Arthroscopic knot tying requires practice and attention to detail, especially tying the 3 reversing half-hitches on alternating posts (RHAPs) in a knot. Mistakes can occur that result in an unintentional tension (>10 N) applied to the wrapping suture limb, and by placing tension in the wrong limb, the previously "flipped" half-hitch is converted from a series of RHAPs into a series of identical half-hitches on the same post, thereby producing insecure knots or suture loops. This was hypothesized to be a source of knot failure by knot slippage. This error can be avoided by using a technique we describe as "reverse flipping," which purposely "flips" the half-hitch down at the main knot while tying the 3 RHAPs in a knot, and then the half-hitch is retightened using either a past-pointing or over-pointing technique. This way the surgeon can be absolutely sure that the half-hitch is tightened in the direction that it was intended to be placed, and can also prevent the unintentional tension applied to the wrapping suture limb that causes the half-hitch to "flip." However, caution should be used when tensioning the half-hitches; overtensioning (>40 N) during past-pointing or over-pointing could also potentially "flip" the previous half-hitch that has already been tightened and cause potential knot failure.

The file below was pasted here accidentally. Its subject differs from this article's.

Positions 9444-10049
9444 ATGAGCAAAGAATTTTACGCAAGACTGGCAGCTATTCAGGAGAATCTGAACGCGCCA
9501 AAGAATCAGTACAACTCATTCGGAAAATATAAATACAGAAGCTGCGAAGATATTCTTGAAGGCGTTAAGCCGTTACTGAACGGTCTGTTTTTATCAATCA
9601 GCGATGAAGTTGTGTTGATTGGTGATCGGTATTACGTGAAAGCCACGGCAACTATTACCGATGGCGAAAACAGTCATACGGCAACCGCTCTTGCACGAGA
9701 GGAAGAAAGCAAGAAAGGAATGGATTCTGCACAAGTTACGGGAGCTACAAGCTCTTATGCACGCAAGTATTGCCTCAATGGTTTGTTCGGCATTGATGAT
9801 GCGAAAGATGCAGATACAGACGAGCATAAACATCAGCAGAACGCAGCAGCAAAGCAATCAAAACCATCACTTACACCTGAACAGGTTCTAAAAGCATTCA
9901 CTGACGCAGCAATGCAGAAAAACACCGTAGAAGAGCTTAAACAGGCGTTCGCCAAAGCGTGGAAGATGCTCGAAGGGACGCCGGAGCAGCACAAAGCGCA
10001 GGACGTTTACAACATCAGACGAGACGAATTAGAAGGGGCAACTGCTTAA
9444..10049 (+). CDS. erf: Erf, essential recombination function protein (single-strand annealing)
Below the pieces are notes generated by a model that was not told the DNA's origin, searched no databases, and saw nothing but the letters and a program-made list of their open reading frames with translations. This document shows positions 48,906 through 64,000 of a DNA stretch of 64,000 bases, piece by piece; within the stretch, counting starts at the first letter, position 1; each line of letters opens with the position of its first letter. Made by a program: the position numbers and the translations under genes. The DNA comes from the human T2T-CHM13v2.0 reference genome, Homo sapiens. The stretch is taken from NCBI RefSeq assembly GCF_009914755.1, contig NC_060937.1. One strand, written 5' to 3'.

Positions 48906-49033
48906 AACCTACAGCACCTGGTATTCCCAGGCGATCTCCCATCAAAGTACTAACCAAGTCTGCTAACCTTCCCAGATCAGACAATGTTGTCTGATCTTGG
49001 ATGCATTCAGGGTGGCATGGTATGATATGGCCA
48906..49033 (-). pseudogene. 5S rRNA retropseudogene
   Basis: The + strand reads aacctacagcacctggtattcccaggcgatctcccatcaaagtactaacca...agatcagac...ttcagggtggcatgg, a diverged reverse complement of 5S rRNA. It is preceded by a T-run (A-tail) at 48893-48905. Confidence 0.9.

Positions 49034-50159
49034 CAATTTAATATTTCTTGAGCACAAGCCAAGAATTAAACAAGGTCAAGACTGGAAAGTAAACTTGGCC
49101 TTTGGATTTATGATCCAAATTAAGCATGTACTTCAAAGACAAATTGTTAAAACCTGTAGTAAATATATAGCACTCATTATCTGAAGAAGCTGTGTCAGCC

ASJC Scopus subject areas
- Orthopedics and Sports Medicine